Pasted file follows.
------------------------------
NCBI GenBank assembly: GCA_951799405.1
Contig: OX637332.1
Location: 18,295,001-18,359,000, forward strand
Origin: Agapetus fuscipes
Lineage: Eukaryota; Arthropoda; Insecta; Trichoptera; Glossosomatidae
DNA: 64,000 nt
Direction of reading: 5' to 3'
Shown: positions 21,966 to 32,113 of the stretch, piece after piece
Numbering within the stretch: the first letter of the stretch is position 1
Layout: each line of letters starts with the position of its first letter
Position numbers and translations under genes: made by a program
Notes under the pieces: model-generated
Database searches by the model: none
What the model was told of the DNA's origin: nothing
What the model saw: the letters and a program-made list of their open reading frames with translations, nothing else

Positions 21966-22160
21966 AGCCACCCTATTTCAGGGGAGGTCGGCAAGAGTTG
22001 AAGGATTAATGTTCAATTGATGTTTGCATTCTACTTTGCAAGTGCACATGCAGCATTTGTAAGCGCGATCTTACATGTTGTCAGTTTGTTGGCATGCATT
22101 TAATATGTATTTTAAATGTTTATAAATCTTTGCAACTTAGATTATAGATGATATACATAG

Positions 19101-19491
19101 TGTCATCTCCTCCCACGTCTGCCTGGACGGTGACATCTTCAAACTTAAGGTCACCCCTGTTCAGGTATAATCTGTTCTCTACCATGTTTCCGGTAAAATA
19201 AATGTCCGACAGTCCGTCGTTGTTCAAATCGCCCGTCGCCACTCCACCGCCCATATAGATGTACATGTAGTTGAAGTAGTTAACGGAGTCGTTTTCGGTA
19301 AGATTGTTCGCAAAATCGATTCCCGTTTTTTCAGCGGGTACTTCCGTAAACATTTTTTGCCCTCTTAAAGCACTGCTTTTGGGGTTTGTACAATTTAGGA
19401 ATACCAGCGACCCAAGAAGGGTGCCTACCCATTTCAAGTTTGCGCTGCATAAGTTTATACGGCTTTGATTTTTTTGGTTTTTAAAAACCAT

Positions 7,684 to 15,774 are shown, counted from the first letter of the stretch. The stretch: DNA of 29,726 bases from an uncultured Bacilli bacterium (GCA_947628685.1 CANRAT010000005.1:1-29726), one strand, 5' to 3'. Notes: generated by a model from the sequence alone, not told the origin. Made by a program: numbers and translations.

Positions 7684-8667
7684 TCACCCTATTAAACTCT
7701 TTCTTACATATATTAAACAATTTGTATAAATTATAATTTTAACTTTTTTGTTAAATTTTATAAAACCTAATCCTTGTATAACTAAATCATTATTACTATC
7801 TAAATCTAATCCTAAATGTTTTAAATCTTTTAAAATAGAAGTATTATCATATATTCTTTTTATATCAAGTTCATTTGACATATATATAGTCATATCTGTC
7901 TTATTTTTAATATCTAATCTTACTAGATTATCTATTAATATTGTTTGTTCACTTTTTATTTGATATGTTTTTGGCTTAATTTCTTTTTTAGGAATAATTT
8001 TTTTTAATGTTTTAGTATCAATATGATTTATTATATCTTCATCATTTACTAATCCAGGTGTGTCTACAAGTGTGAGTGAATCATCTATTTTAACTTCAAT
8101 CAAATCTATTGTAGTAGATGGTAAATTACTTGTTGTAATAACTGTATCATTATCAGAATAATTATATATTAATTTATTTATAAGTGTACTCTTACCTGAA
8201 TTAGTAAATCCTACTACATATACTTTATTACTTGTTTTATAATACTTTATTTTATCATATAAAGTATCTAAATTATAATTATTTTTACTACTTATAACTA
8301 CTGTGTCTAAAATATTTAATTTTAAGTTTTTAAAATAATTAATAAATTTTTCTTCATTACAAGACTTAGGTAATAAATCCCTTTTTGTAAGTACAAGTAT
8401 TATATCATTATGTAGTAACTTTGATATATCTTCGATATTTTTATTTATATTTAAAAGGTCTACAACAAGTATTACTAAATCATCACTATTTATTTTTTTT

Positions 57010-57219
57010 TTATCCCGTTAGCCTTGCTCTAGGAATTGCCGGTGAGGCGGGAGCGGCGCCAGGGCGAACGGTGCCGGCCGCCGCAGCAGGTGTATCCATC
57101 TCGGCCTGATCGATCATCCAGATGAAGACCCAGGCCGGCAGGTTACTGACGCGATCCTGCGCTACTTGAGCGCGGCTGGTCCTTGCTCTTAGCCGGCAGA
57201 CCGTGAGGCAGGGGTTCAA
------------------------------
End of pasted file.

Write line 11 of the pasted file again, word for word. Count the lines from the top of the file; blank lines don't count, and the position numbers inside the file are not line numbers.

Position numbers and translations under genes: made by a program